All rapped up ... Public Enemy will be playing Groovin' the Moo in May.

All rapped up ... Public Enemy will be playing Groovin' the Moo in May.

Midway through our chat, Chuck D excuses  himself and disappears off the line. It is a  tense moment. It has, after all, been a month-long battle to get hold of the legendary MC.  Thankfully, the faint strains of a distant  conversation filter through the receiver and  soon enough the man’s deep, familiar voice  returns.

“I’m sorry,” he apologises. “There are so  many things going on at the same time ...”  He  trails off with a chuckle.

Chuck D is in the studio working feverishly on  new Public Enemy material. The pioneering US  hip-hop group has undertaken the mammoth  task of releasing two albums this year, the  fi rst of which, Most of My Heroes Still Don’t  Appear on No Stamp, is due out in June. The  follow-up, The Evil Empire of Everything, is to  be released two months later.

“There’s a whole bunch of different things  happening in different studios all at the same  time, in competition with each other but also  in chemistry,” Chuck D explains.

“Then it’s up  to another set of producers to assemble the  parts to make them all work together. It’s  a daunting task. We live in eight different  parts as a group. Now the recording and  the production aspect of it is just scattered  contributions all over, whether it’s coming  through the studios in which we exist, the  portable studios, emails, texts, to people  recording on their phones.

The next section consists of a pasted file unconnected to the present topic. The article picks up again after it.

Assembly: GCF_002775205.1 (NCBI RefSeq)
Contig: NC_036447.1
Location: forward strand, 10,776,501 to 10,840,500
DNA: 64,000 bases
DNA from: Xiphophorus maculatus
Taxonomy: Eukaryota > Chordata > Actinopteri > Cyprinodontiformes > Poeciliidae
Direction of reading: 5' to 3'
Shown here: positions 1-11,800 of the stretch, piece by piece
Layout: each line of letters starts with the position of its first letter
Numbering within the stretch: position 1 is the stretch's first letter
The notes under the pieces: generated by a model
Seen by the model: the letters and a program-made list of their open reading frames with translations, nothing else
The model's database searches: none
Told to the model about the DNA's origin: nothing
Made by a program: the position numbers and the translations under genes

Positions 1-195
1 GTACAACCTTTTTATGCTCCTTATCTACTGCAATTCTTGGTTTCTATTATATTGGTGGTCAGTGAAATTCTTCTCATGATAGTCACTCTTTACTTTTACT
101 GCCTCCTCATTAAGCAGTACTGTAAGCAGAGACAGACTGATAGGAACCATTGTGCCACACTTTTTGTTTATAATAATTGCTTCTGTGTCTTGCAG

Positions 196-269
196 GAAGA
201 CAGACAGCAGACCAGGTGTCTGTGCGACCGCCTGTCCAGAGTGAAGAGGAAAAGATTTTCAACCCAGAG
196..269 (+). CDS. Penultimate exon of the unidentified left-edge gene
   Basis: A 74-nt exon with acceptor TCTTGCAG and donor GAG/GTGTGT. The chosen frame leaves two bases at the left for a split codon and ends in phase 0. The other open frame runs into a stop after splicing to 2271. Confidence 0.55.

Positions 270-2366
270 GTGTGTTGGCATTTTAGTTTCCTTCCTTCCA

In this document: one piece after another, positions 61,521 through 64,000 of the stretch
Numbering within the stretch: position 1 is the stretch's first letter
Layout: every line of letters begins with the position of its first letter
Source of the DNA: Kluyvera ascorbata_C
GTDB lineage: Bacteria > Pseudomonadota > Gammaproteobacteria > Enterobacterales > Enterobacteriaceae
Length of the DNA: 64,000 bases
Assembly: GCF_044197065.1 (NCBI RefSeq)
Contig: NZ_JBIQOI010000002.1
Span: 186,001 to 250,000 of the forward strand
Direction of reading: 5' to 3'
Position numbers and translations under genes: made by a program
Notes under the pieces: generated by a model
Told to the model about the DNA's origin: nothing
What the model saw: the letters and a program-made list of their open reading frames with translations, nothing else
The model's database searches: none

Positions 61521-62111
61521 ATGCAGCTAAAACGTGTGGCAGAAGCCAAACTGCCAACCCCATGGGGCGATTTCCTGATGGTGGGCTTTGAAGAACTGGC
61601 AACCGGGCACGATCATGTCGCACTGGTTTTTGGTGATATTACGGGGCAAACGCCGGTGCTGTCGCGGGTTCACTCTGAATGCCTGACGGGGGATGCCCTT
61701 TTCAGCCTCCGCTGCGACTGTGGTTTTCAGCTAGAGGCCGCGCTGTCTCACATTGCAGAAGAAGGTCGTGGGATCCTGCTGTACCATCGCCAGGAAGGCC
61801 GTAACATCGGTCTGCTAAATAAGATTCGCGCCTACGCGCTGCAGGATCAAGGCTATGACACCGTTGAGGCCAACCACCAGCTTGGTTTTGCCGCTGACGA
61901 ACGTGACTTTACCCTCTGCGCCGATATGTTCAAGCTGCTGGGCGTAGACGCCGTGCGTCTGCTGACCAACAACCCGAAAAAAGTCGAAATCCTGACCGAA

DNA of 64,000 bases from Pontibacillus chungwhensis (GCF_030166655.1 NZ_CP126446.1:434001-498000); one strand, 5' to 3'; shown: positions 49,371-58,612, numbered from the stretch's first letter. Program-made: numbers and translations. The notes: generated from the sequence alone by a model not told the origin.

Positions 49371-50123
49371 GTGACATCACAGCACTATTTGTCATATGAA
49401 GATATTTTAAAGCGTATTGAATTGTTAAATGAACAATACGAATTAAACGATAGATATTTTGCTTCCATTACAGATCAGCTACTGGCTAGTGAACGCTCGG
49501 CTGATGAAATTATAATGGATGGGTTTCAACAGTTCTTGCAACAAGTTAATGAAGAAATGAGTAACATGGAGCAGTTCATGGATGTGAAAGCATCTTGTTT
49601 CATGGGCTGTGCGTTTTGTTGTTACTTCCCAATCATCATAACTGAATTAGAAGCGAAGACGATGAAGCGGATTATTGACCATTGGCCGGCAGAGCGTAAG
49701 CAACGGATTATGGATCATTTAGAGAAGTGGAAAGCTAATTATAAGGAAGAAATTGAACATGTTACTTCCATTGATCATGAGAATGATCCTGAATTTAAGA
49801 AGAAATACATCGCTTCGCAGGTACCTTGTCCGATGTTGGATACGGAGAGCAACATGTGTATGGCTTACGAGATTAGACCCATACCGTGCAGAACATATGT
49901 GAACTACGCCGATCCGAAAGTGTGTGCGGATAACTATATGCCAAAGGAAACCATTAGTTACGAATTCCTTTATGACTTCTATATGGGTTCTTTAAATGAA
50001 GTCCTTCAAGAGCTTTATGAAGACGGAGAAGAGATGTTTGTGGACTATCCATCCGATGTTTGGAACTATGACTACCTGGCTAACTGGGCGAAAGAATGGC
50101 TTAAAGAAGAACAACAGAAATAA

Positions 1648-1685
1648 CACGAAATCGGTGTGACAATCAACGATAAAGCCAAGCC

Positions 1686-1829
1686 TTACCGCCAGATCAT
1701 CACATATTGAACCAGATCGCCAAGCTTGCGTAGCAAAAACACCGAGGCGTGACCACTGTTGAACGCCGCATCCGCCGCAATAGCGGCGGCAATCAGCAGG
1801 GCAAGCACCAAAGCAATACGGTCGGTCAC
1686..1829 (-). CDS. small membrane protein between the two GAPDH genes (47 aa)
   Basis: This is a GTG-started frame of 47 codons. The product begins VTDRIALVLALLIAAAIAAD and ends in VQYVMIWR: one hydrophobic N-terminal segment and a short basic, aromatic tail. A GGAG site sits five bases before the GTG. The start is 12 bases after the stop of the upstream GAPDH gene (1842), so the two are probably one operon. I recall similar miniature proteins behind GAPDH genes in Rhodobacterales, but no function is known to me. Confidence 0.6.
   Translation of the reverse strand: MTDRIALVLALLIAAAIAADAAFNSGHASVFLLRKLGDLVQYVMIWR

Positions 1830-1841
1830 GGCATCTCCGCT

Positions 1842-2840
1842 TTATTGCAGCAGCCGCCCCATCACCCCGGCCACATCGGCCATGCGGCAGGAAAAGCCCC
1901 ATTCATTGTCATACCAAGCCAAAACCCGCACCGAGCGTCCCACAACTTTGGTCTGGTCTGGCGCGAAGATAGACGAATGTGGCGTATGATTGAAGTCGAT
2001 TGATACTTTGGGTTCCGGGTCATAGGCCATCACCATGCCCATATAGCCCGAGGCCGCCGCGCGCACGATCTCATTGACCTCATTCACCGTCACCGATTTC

“In the digital age, it’s almost like the world  is a recording studio. But you still have to do  the real work of corralling these things and  having them all make sense.”

The responsibility of overseeing the  whole operation basically falls on Chuck  D’s shoulders. The band’s current mode of  operation is somewhat removed from their  early days of working with famous production  team The Bomb Squad.

“The Bomb Squad was a lot of people in  one room,” he says. “We all had to take on a  certain duty. The difference is pretty much  the upgraded millennium way, where we have  a lot of different contributors but they’re not  going to produce the album. You’ve got to  guide them in the areas of how to produce and  arrange the songs.

 “You still have to have someone at the helm  with the overall vision of where these things  are going to end up. When the smoke clears  you have something, but right now, this  kitchen is a mess.”

Despite the proverbial smoke, the group’s  lyrical focus remains clear. As always, political  and social concerns dominate, or as Chuck  D puts it, the group remains determined to  “bring a world conversation into the picture”.

“There’s titles from the songs that are  self-explanatory. Fast Food is about how  people treat their digital surroundings. Get  Up Stand Up and Don’t Give up the Fight,  those two songs are a call to arms. Tracks like  Everything, which is on Evil ... talk about how  you can have everything in your life but have  nothing. Or you can have nothing but have  everything.”

Even the idea of releasing the two records,  Chuck D says, purposely fl ies in the face of  modern, playlist-driven listening habits.